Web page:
THERE is no evidence service quality has been maintained following the closure of residential care homes and staff reductions carried out as part of a range of Western Trust savings initiatives according to a new report by the Northern Ireland Auditor Office (NIAO).
The NIAO report says slashing managers and administrators, reducing staff at Gransha and closing two residential care homes - amongst other measures - all made sense as efficiency saving concepts but there was no evidence to show service quality had been maintained.
Auditor General Kieran Donnelly has just published a Review of the Efficiency Delivery Programme, which was legislated for in the 2008-11 Budget and required all government departments to deliver 8 cumulative efficiency gains of three per cent a year over the period.
These efficiency savings were supposed to be resource-releasing and supposed not to result in cuts to priority frontline services.
But in Part Three of his review dealing with the Overall Management of the Efficiency Programme, Mr Donnelly, wrote that it was impossible to tell if service delivery was maintained across a range of Western Trust initiatives because not enough evidence was available.
He also intimated that the Department of Health, Social Services and Public Safety (DHSSPS) was guilty - alongside other Executive departments who merely passed on percentage reduction targets to arms-length bodies like the Western Trust and left it at that.
He wrote: “There is scope to improve governance arrangements. Departments had limited oversight of their Arms’ Length Bodies’ efficiencies and in many cases simply passed on a percentage budget reduction without any underlying analysis.”
The cuts, however, were substantial as Mr Donnelly elsewhere explains: “In many cases departments reduced funding of their Arms’ Length Bodies (ALBs) by a flat rate percentage.
“For example, in the health sector, DHSSPS reduced HSCTs budgets by 2.5 per cent (2008-09); 3 per cent (2009-10) and 3.5 per cent (2010-11) - this amounted to a total reduction of £244.4 million for the HSCTs (Belfast HSCT £91.7 million; Southern HSCT £36 million; South Eastern HSCT £37.1million; Northern HSCT £43.6 million and Western HSCT £36 million).”
But it appears the failure to carry out an underlying analysis of the budget cut implications was true across a range of Western Trust measures.
For example, a proposal to reduce administration and management posts across the Western Trust as part of the Review of Public Administration (RPA) savings made sense because it was thought it would reduce the number of paid-for posts.
But there was ‘no full run of expenditure data including a baseline position and a position for each subsequent year.”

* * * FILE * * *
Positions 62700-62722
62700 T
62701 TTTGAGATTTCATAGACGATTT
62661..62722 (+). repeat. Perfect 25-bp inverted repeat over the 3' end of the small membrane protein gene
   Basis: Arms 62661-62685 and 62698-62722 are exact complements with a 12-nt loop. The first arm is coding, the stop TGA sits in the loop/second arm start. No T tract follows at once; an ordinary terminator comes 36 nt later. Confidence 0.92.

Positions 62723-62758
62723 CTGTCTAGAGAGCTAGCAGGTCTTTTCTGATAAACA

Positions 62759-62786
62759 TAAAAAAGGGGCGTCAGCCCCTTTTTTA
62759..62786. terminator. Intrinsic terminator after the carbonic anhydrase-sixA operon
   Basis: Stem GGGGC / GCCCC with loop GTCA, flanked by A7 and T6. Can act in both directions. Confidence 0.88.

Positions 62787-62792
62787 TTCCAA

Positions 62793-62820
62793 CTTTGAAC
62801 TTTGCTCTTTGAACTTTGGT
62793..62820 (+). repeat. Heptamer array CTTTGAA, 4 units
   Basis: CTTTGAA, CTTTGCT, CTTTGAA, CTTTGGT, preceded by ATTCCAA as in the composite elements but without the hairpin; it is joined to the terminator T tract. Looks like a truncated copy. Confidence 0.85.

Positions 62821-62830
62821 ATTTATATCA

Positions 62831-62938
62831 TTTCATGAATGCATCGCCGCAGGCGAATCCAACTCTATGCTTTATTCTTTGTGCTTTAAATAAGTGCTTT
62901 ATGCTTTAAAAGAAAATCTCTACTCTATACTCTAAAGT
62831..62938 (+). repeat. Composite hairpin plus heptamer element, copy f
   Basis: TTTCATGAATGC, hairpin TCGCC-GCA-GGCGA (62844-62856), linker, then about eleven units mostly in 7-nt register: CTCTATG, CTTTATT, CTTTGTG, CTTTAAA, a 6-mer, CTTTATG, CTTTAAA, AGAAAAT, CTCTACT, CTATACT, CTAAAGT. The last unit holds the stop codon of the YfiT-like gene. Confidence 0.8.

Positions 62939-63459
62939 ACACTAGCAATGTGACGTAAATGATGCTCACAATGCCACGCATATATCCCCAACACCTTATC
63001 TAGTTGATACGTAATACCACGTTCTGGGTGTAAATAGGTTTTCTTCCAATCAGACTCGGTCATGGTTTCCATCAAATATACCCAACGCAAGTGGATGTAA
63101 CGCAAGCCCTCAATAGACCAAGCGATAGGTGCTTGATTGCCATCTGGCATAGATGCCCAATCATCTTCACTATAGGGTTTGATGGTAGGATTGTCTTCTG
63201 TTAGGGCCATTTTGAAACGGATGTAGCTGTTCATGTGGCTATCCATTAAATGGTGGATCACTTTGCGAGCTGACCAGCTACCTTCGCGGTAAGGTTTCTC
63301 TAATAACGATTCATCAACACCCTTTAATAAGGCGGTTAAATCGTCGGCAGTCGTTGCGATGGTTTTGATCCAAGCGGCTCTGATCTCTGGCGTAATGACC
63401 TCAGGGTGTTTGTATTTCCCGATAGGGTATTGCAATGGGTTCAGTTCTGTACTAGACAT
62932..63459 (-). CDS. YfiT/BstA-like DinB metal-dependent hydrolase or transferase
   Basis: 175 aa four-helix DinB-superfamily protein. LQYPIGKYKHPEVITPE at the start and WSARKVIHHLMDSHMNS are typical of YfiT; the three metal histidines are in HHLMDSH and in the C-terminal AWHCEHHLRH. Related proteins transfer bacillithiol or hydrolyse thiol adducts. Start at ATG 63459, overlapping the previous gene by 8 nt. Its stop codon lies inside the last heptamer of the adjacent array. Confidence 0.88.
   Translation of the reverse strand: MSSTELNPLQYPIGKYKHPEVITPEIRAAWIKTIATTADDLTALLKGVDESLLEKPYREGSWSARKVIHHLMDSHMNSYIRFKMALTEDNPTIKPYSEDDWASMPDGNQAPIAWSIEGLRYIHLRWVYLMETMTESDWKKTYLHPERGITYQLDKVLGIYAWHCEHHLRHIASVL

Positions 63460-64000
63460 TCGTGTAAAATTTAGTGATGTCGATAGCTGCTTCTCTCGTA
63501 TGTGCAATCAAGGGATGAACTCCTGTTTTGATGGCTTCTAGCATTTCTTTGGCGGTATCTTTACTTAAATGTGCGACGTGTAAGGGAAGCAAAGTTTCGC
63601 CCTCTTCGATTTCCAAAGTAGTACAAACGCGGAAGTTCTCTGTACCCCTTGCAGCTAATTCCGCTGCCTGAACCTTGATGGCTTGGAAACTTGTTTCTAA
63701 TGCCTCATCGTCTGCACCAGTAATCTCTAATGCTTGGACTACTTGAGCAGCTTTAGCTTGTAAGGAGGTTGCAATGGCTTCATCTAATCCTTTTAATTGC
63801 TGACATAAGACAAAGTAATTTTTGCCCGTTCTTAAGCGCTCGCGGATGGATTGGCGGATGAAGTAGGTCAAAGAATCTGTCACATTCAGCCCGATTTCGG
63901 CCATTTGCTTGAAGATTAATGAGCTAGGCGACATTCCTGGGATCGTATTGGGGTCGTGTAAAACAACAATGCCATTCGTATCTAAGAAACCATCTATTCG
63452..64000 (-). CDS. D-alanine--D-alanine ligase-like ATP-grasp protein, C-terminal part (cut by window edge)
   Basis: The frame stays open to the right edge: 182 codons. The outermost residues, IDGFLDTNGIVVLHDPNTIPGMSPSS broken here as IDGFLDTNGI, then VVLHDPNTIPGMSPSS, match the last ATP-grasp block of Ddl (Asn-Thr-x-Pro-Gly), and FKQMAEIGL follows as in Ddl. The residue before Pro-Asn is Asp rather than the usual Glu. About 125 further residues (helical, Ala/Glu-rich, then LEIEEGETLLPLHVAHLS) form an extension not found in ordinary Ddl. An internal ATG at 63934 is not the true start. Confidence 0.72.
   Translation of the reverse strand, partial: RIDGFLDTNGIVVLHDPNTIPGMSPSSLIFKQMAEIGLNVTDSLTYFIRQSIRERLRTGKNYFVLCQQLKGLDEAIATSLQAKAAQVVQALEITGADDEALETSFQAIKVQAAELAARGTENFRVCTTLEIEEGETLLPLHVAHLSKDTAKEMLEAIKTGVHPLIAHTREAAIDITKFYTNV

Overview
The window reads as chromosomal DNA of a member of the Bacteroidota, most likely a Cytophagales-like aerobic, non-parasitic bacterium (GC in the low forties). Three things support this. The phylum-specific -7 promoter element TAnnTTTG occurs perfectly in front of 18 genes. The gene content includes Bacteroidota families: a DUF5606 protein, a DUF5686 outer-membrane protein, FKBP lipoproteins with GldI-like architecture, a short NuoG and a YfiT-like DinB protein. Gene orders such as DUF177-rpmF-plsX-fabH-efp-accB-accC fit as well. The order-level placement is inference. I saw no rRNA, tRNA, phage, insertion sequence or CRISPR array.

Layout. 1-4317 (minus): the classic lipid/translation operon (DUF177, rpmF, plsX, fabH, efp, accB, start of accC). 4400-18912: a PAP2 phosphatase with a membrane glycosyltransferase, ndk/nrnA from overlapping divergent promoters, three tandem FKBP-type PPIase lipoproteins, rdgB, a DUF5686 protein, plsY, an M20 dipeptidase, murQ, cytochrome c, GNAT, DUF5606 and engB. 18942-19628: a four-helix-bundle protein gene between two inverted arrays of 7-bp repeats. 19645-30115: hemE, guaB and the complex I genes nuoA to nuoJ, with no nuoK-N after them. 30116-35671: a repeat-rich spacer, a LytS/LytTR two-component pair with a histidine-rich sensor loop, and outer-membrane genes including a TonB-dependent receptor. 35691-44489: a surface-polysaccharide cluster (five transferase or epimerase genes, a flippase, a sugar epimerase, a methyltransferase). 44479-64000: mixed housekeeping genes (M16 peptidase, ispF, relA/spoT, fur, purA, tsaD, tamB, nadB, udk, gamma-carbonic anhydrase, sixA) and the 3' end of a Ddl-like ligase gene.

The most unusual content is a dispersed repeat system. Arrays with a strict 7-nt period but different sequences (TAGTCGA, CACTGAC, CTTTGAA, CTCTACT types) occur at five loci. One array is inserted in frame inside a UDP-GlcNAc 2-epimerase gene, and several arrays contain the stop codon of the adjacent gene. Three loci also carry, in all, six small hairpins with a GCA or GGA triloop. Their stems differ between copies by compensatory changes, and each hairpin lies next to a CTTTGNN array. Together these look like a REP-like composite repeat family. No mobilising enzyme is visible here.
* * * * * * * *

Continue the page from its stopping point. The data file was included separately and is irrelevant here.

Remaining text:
Neither was there a “full run of activity/output data.”
When the Trust was asked for “evidence to show that service quality had been maintained” it did not have evidence specific to this particular measure. However, “wider quality assurance processes” were in place.
The Audit Office said that in terms of its overall judgement of the proposed cuts to managers and administrators there was “insufficient information to determine” a judgment.
NIAO also said the decision to invest in home help and rehabilitation and to close two residential care homes in the Western Trust made sense as an efficiency saving.
It is also found a full run of expenditure and baseline position was available from 2008-11 for this move, alongside a full run of activity and output data.
But there was no evidence that the service quality had been maintained, though the NIAO said the “sector is subject to an inspection regime.”
Once again there was “insufficient information to determine” and overall judgement on the closed residential homes.
Information gaps were also found on the reduction of the number of midwives at the Erne Hospital and the closure of the acute medical ward in the Tyrone County hospital.
Both moves were found to conceptually make sense as savings but once again the gaps meant that the NIAO could deliver no “overall judgements.”
Finally, staff reductions following the restructuring of acute admissions wards and psychiatric intensive care units at Gransha hospital in Londonderry and in the Tyrone and Fermanagh hospital, were also found to make sense “conceptually.”
Some high level data was available, but there was no evidence to show that service quality had been maintained.
There was once again, however, “insufficient information to determine” an overall judgment.